The ‘culture’ defense

Kids, don’t try this at home:

The story of the Greenfield man who allegedly sold his 14-year-old daughter to a young suitor for cash and beer went worldwide, and the police chief who ordered the arrest said Tuesday the incident arose from a clash of cultures.
The social mores in parts of rural Mexico, where arranged marriages are common for young girls, ran head-on into California law designed to protect juveniles from sexual predators.
“It’s kind of a clash of two different cultures, but I have to uphold the local law,” Greenfield Police Chief Joe Grebmeier said.
The case involves a father, Marcelino DeJesus Martinez, 36, a young male neighbor, Margarito DeJesus Galindo, 18, and Martinez’s 14-year-old daughter who Galindo sought to marry.

Notice that the “clash of cultures” argument is only ever offered by the media in defense of foreign cultures. If Americans expect our own culture to be respected elsewhere (e.g., the Middle East), that’s “imperialism.” But any foreigner who can manage to get across our borders, legally or otherwise, is entitled to receive the “Get out of jail free” cultural-defense card from the MSM.

So, while any American who sold his teenage daughter would be denounced as a misogynistic oppressor, and the case cited as conclusive evidence of how our culture is infested with patriarchal exploitation, as long as your name is Martinez and you’re from Oaxaca — oh, what quaint rural customs! It’s a “clash of cultures”!

PREVIOUSLY: Diversity is our strength!

UPDATE: Barbara O’Brien (Mahablog) thinks she understands this story, and my reaction to it:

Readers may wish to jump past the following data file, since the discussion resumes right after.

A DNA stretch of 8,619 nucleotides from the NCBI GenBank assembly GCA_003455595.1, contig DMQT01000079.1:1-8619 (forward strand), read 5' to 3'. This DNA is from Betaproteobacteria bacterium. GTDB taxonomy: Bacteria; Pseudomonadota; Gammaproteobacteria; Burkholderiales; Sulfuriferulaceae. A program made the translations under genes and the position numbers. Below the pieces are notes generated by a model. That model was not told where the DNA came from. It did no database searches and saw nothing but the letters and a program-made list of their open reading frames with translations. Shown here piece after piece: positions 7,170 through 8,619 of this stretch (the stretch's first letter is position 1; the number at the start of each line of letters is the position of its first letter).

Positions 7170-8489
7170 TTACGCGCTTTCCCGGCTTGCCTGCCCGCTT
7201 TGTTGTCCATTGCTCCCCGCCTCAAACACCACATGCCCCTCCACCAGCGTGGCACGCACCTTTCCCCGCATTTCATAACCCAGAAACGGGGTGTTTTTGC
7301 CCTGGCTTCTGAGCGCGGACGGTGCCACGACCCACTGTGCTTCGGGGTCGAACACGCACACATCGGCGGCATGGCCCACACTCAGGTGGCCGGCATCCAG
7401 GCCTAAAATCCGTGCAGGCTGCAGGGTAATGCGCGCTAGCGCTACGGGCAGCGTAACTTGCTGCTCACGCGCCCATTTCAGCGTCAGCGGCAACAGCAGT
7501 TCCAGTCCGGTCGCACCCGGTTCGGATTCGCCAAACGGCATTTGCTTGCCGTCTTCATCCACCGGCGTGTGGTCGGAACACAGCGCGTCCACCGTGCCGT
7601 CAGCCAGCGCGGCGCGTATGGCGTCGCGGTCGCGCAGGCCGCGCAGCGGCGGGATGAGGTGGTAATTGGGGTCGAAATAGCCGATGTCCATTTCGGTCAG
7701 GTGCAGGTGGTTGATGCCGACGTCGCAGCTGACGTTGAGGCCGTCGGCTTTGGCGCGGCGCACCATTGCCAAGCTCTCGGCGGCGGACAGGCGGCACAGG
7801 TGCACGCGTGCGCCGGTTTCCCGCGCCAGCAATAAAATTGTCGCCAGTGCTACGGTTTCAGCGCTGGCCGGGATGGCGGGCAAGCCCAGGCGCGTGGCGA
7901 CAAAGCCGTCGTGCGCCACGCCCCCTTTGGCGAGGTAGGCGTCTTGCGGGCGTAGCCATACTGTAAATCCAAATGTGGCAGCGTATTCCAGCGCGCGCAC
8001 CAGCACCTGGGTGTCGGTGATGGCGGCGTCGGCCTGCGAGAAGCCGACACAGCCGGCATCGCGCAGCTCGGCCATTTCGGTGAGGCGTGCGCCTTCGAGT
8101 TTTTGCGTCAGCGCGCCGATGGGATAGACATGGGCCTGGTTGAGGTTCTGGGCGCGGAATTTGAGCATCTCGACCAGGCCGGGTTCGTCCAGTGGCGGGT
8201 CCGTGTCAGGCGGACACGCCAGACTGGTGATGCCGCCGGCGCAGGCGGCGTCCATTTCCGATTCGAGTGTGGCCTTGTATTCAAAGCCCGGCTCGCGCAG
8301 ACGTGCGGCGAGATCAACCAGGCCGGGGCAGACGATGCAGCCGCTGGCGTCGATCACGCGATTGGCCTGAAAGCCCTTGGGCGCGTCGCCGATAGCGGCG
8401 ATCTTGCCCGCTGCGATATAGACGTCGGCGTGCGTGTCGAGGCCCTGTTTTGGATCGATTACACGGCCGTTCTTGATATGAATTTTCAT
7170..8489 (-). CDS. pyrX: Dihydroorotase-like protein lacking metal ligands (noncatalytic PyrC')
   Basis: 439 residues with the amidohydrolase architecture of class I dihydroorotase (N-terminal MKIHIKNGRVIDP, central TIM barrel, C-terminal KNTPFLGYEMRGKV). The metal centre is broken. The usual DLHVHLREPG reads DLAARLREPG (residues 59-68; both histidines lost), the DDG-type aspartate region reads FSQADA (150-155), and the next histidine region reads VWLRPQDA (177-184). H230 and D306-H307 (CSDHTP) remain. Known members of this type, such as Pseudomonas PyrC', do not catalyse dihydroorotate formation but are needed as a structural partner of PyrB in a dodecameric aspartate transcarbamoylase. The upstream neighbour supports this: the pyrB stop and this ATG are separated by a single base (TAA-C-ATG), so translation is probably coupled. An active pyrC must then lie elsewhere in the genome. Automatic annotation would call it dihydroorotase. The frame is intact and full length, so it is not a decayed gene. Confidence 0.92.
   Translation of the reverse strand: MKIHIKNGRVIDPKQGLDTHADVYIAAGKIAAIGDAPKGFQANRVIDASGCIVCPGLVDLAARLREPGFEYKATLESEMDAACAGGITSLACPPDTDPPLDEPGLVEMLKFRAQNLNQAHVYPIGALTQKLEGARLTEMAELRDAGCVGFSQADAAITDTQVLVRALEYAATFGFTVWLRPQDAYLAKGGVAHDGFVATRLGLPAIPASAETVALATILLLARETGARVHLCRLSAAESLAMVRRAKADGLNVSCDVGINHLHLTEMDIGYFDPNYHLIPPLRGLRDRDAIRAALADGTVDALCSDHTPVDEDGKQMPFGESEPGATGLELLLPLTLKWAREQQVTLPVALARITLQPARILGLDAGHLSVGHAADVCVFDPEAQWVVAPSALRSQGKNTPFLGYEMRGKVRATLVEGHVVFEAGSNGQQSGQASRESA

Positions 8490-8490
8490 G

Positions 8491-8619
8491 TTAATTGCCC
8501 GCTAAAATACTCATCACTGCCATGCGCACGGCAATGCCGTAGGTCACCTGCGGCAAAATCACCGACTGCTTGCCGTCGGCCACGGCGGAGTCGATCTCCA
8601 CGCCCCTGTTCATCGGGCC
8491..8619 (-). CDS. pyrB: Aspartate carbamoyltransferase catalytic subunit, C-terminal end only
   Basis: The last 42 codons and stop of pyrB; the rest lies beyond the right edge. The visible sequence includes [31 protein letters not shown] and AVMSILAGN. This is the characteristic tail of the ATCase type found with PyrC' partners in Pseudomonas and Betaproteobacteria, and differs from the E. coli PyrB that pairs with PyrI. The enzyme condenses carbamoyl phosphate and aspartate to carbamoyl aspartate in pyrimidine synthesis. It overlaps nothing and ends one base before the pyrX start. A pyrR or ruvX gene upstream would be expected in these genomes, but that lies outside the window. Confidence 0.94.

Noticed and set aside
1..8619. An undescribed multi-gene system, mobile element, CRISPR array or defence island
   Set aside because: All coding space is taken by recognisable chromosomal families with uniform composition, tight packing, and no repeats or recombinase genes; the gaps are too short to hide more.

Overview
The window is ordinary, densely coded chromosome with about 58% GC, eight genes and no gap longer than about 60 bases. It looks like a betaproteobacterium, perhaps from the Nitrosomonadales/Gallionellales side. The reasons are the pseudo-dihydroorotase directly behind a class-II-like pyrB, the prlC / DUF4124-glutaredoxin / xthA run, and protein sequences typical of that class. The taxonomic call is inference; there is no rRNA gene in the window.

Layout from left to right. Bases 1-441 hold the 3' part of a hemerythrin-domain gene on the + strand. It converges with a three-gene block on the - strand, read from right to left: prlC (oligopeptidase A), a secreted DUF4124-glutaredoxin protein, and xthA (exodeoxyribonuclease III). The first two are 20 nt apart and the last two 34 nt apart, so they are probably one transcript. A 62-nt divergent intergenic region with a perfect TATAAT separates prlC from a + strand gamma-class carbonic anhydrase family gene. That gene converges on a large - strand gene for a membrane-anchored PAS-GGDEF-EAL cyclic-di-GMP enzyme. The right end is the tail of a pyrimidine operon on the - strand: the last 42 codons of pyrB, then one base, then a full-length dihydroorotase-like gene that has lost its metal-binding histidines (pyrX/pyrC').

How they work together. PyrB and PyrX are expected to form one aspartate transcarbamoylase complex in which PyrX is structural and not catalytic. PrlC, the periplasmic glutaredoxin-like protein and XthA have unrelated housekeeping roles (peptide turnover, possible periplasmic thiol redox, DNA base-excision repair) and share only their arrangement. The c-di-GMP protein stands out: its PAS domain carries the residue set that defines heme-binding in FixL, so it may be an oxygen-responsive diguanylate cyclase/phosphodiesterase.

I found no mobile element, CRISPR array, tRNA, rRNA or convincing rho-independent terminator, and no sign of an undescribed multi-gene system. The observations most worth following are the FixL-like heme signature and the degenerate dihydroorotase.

[W]hen done by an illegal immigrant, sexual exploitation of a girl is an outrage. But sexual exploitation of girls by native-born Americans is perfectly OK.

Ah, the comparison to the Fundamentalist Church of Latter Day Saints (FLDS) is invoked. Very well, then. I didn’t get up this morning expecting this discussion, but let’s go ahead and have it, shall we?

Shortly after Texas officials raided the FLDS compound in Eldorado last year, it became apparent that officials were not merely seeking to prosecute specific crimes. Instead, they launched a paramilitary exercise that seized 432 children — including babies and toddlers — from their parents and put the children into foster care, evidently because officials considered the entire sect to be a criminal conspiracy. Furthermore, the media jumped on the story with lurid “teen sex cult” headlines, repeating as gospel the most sensational allegation in the search warrant affidavit.

What you had in the Eldorado raid, then, was (a) prosecutorial overkill and (b) flagrant media bias in favor of the prosecutorial overkill. The same media that waxes hysterically indignant about the treatment of al-Qaeda detainees at Gitmo were acting as cheerleaders while SWAT squads swooped down in America to seize babies from the arms of their mothers.

There was a distinct whiff of bovine excrement about this story and it soon emerged that, contrary to the sensational media tale about an abused teen victim named “Sarah Jessup Barlow” making a desperate call for help from inside the Eldorado compound, the original tip to Texas officials apparently came from a Colorado hoaxer. Rozita Swinton, who had a history of similar hoax calls, evidently became obsessed with the FLDS as a result of media accounts (including an “Oprah” episode) about the cult.